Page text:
Trigger up: What rape culture can do


Hey reader! This post is about police violence, rape culture, and the international phenomenon of the Slutwalk. I consider this subject matter to be fairly triggering, so please take care of yourself and click away as needed. Consensual Xs and Ohs! -RD

Despite many misgivings, I decided to attend the Slutwalk in my city. Slutwalk started in response to a Toronto cop who in a fit of classic victim-blaming, told a group of students that if women didn’t want to get raped, “[they] should stop dressing like sluts.” It’s exciting that large-scale feminist demonstrations like this one are happening in my city. But I was utterly dismayed as I walked up to the initial rally not only to find a massive faction of cops rambling around, but also to overhear folks affirming the choice of the organizers to have cops present.

There were lots of sharp, insightful signs, but there were also questionable signs that enforced hierarchies of privilege. For the purposes of documentation, I tried to photograph signs moreso than any individual people or faces.  Being able to appear at any public protest (particularly this one) without fear of repercussions from one’s employer, religious community, family, partner(s), etc, is a privilege, and I didn’t want to diminish that for anyone, although there were copious other photographers present, most of whom appeared to be male and photographing people indiscriminately.

After the march we convened for a second rally. While there, I was a party to the following:

A skinny young white woman (let’s call her Pink Flamingo, or PF, okay?) is walking briskly after an older heavyset man in a green sweater (let’s call him Rat Bastard, or RB, okay?), calling out after RB “delete that picture! delete that picture! delete that picture!” PF blocks his path, “delete that picture. Please delete that picture.”

RB responds “No,” and tries to keep walking and to enter a store. One of my comrades and I follow, comrade calmly says something to the effect of “what’s going on here?”. PF tries to block RB’s path again and RB grabs her as PF says “I just want you to delete that picture.”

“Hey! keep your hands OFF OF HER!” I yell. I was upset before, but now I’m absolutely fucking livid.

An employee of the store keeps saying “this is a business, this is a business,” and another employee is getting a cop from just outside the doors. Everything happens so fast, and I am shaking, worried that PF will be arrested, or all of us.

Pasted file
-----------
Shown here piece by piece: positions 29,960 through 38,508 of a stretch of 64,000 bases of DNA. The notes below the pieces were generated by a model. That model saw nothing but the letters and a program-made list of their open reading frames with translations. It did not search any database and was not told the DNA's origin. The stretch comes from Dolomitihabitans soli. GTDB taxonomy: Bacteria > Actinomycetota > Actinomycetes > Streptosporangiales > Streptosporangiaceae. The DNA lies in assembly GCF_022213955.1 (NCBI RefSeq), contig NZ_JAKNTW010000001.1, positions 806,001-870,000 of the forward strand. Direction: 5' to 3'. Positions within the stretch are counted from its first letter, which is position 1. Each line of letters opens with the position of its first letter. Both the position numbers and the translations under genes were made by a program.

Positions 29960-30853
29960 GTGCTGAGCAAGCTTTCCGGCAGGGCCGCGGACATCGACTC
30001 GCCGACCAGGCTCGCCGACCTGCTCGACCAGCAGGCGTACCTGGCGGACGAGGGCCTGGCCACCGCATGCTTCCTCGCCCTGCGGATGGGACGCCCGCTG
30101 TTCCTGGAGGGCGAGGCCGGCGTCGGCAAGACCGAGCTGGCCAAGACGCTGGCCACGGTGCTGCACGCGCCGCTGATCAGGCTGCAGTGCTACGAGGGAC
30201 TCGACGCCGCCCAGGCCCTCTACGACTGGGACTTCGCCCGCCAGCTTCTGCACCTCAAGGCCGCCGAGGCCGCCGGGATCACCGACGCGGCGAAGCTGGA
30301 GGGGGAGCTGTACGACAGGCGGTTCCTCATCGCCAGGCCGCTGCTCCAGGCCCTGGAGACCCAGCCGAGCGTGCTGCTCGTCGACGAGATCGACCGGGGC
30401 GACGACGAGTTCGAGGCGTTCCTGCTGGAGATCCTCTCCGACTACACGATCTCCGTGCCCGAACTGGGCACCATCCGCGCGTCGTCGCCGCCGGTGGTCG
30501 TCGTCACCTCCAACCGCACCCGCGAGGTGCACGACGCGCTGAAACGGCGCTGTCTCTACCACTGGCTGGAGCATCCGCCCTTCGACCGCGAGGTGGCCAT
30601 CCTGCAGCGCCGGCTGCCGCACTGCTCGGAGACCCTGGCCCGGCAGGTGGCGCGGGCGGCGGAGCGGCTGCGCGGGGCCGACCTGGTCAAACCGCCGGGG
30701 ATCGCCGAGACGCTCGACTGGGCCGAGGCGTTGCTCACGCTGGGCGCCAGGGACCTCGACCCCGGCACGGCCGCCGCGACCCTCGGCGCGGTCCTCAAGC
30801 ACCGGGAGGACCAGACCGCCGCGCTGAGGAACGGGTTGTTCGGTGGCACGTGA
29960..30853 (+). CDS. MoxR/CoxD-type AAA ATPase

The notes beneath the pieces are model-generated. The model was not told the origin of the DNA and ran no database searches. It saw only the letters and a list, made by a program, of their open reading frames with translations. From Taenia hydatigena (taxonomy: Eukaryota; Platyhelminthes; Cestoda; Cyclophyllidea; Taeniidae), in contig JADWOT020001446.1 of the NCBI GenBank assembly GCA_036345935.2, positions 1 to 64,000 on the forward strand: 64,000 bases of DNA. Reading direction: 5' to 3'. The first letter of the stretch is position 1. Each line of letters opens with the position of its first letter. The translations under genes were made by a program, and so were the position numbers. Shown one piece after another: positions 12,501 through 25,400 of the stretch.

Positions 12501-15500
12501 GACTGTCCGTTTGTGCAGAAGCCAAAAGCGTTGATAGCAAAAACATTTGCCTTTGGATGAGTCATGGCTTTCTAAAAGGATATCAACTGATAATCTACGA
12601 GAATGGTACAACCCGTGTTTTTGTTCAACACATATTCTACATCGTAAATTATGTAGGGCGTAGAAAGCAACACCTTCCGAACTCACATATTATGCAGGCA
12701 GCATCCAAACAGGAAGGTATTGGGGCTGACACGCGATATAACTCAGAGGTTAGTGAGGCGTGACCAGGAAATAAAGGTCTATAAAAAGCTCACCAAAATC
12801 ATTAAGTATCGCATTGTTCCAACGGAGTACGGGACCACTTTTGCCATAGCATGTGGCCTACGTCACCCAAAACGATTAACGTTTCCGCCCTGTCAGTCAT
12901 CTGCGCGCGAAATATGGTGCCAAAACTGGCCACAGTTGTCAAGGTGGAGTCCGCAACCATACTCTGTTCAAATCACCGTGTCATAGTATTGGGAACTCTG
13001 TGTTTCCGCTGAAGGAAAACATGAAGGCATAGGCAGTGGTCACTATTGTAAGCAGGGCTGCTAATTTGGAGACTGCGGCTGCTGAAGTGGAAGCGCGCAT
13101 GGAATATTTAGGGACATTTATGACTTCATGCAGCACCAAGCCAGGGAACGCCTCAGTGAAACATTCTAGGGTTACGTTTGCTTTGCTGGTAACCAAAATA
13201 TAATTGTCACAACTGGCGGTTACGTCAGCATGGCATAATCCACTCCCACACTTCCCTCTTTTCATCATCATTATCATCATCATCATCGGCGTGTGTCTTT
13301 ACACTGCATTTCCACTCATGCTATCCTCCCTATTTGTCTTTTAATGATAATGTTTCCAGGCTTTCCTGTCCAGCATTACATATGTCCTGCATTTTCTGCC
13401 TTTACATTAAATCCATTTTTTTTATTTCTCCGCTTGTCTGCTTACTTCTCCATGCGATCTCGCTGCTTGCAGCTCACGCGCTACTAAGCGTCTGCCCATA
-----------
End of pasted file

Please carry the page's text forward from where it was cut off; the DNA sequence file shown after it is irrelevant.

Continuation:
The cops separate everyone out and talk to RB and PF. I can’t here what they’re saying to PF, but I do hear what the pig is saying to RB: “If they’re in public, you can take a picture of whoever you want.”

I wish I could think in words when I’m mad, but I can’t. If I could, I would have yelled this is what rape culture is, pig! This is why we’re here! The appearance of one’s body in public is not consent.

But this is not an isolated instance. Cops enforce rape culture every day. It’s more visible when they enforce rape culture on young, white cis-gendered people, but just as sinister (or even moreso) is the effect of police violence and rape culture on people who are marginalized by mainstream pro-cop, pro-state, pro-PIC organizing.

Some tuff bitches said:

It is not enough to ask for reform from a system that disappears people through the construction of borders and jails, while affirming cultural values about rape, gender, race and straightness. The only people who should be in the business of articulating and setting boundaries for how they experience their bodies are people themselves, NOT the State, NOT the police, and certainly not industries hellbent on manifesting insecurities that keep us tied to mythical protectors. Instead, let us consider other ways of affirming our own agency and dismantling the apparatus of the State and all of its constituents.

As anarchists, we want the extinction of police and prison culture. As survivors, we want to set the boundaries for how and when we fight back against sexual violence.


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